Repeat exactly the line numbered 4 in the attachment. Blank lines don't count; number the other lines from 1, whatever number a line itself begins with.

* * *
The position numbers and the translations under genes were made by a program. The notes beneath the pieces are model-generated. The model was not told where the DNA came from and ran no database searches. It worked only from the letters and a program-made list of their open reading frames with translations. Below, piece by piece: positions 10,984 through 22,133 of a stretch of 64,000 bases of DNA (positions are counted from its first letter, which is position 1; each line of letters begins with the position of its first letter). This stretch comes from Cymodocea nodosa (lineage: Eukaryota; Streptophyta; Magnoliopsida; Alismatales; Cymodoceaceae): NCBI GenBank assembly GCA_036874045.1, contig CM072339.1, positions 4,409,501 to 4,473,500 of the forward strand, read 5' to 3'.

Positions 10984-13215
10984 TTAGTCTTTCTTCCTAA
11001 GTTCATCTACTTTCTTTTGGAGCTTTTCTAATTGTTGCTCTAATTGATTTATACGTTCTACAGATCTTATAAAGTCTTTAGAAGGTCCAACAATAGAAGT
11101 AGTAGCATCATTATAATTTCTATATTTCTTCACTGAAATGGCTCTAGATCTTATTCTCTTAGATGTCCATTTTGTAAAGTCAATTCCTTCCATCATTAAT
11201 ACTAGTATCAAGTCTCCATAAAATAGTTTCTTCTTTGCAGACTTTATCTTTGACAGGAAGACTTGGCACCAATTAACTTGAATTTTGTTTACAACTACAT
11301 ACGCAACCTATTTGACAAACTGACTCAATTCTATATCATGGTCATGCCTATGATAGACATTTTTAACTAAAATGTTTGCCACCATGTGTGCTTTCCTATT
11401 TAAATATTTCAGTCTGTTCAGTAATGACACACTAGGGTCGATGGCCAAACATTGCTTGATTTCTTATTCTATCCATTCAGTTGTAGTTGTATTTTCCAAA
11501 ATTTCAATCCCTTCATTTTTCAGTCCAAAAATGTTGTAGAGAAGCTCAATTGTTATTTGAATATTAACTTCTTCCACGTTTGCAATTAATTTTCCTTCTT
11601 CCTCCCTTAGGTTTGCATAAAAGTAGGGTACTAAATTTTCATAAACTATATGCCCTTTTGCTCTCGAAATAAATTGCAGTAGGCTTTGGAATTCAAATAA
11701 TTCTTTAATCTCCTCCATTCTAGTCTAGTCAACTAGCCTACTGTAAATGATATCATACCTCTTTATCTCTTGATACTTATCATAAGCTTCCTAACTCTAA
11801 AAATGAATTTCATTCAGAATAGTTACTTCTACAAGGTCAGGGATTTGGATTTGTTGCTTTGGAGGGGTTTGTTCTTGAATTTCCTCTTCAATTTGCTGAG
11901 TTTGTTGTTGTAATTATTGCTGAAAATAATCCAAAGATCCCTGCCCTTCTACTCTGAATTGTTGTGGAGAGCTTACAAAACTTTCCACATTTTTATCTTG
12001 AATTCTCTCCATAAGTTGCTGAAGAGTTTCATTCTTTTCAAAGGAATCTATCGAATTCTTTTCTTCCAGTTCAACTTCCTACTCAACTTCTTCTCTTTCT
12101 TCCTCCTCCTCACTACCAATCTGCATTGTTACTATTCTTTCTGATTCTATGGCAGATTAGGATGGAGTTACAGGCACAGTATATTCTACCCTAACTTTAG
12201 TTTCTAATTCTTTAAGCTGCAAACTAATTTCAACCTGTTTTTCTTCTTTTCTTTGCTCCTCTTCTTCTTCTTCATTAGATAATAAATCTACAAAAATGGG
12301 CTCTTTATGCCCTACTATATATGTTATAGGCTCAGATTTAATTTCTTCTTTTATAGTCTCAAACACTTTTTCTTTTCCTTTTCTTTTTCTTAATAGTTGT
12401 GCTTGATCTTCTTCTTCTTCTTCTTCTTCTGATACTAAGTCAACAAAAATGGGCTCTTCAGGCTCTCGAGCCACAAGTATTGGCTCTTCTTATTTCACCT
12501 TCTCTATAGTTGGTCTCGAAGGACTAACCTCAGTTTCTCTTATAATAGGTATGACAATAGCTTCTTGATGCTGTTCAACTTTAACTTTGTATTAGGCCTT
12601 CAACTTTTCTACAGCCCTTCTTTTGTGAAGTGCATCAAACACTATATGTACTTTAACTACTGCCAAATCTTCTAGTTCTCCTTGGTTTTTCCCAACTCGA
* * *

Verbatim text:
11001 GTTCATCTACTTTCTTTTGGAGCTTTTCTAATTGTTGCTCTAATTGATTTATACGTTCTACAGATCTTATAAAGTCTTTAGAAGGTCCAACAATAGAAGT